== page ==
LONDON, July 31 (Reuters) - A German data watchdog has been investigating OpenAI CEO Sam Altman's Worldcoin project since late last year due to concerns over its large-scale processing of sensitive biometric data, the regulator's president told Reuters.
Worldcoin, which launched last week, requires users to give their iris scans in exchange for a digital ID and, in some countries, free cryptocurrency as part of plans to create a new "identity and financial network".
The Bavarian State Office for Data Protection Supervision started investigating Worldcoin in November 2022 because of concerns that the project seeks to process "sensitive data at a very large scale" using new technology, Michael Will, the state regulator's president, told Reuters in emailed comments on Friday.
Will said the Bavarian state regulator is the lead authority investigating Worldcoin under the European Union's data protection rules because Tools For Humanity, the company behind Worldcoin, has a German subsidiary there.
"These technologies are at first sight neither established nor well analysed for the specific core purpose of the processing in the field of transferring financial information," Will said.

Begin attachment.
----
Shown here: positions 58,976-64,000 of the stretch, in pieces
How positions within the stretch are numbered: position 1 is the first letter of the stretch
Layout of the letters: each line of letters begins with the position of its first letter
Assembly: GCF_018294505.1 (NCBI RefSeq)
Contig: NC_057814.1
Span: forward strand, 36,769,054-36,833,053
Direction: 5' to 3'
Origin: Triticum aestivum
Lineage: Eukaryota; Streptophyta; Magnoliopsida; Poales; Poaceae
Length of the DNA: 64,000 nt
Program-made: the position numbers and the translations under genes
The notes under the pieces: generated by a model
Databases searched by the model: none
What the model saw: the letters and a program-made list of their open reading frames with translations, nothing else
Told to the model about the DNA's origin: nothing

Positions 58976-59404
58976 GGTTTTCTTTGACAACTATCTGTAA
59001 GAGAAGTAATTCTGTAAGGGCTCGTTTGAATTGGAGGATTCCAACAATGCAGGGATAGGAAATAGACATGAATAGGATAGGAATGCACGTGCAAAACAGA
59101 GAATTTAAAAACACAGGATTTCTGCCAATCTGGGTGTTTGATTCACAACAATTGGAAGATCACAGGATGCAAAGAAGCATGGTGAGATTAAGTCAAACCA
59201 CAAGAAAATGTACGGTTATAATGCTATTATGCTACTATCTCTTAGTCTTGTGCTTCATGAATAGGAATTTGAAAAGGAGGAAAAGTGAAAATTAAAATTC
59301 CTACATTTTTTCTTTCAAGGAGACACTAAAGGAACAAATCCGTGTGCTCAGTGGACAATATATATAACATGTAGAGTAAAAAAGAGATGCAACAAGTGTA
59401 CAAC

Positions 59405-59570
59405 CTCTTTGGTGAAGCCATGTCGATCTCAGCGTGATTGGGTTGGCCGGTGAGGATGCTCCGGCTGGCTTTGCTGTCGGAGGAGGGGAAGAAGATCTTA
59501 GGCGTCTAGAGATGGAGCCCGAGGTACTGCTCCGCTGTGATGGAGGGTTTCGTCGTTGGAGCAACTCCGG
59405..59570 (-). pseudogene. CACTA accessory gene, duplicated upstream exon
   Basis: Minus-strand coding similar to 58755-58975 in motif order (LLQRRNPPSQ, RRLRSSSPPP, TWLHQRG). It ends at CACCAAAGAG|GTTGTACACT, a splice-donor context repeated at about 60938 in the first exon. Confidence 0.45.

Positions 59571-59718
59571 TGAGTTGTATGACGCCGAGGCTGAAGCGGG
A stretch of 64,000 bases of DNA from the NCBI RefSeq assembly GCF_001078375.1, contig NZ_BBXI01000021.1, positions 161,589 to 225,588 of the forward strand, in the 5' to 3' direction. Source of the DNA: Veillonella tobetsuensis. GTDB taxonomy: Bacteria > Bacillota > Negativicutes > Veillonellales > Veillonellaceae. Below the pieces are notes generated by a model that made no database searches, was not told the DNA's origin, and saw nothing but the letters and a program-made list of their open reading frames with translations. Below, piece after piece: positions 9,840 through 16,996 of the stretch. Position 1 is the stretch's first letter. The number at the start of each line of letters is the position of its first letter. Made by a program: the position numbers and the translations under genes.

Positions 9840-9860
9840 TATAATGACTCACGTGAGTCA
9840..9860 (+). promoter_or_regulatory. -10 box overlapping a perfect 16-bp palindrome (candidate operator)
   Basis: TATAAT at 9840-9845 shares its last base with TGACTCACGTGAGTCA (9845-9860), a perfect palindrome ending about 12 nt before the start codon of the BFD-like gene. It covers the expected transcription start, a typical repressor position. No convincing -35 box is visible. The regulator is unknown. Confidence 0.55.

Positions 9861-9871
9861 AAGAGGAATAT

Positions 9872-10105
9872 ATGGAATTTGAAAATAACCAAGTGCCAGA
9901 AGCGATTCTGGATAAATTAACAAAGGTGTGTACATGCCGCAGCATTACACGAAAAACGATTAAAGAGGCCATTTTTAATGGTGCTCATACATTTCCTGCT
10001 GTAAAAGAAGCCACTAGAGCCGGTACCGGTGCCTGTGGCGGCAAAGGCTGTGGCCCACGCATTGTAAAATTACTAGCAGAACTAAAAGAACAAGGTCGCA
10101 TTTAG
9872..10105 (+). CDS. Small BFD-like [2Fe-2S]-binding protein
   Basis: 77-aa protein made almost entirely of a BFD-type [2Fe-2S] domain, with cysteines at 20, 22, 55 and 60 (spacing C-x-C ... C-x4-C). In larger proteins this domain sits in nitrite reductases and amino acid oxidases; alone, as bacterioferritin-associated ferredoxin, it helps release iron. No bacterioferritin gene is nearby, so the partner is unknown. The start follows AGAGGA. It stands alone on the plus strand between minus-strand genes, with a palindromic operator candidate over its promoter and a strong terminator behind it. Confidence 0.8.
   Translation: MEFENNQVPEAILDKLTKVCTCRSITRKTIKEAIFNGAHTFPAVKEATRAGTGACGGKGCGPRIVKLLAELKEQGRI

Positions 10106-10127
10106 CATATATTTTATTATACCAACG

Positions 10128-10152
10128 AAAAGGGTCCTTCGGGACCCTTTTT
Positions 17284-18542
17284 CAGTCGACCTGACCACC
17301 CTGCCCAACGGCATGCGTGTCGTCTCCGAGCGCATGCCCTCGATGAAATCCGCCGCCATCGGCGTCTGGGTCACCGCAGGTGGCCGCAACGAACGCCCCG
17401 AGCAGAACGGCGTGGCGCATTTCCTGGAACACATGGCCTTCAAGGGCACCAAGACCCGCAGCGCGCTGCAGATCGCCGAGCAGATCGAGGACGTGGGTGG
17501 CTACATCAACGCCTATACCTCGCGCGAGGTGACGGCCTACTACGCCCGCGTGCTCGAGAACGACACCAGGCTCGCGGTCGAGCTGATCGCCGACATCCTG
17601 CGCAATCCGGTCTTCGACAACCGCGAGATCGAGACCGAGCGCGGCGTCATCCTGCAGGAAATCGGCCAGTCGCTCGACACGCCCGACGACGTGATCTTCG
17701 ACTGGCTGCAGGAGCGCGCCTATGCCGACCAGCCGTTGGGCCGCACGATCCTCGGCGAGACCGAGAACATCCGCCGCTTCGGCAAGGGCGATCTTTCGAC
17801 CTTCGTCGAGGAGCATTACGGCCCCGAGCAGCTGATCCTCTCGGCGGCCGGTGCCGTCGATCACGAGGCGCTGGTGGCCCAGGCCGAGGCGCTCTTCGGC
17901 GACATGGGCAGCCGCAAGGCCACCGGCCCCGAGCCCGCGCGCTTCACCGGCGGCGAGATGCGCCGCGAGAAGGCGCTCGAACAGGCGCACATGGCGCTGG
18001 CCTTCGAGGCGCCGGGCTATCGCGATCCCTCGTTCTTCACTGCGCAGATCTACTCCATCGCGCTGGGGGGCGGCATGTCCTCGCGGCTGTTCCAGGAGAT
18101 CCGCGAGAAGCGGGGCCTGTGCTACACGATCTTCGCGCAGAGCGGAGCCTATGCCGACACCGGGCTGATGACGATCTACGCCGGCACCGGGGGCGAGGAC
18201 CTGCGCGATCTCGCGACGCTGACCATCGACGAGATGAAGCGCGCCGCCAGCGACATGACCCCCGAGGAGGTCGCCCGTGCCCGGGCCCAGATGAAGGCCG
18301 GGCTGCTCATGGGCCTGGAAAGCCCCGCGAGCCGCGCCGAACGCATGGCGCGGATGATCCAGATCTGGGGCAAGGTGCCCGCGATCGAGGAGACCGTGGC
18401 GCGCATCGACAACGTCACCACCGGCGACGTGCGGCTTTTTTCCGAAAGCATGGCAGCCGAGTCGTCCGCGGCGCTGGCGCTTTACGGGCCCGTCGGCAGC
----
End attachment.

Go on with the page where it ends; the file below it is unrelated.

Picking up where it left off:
This leads to a number of risks, including whether users have given explicit consent to their highly-sensitive biometric data being processed on the basis of "sufficient and clear" information, Will said.
Worldcoin did not immediately respond to a request for comment. Its website describes its network as "privacy-preserving" and says personal data is stored in encrypted form.
The Worldcoin Foundation, a Cayman Islands-based entity, told Reuters via email last week that it complies with the European Union's rules and will continue to cooperate with governing bodies' requests for information about its privacy and data protection practices.
Since the project's launch, people have been getting their faces scanned by a shiny spherical "orb" in sign-up sites around the world including in France, Germany and Spain. Worldcoin says 2.1 million have signed up, mostly during a trial period over the last two years.
Privacy campaigners have long raised concerns about the wide-scale collection and storage of biometric data, which could increase surveillance or target certain demographic groups.
Several European supervisory authorities see Worldcoin as a matter of interest and requested information, Will added.
France's privacy watchdog told Reuters on Friday that the legality of Worldcoin's data collection "seems questionable".
Britain's data regulator has also said it will make enquiries into the project.
Reporting by Elizabeth Howcroft, Editing by Louise Heavens
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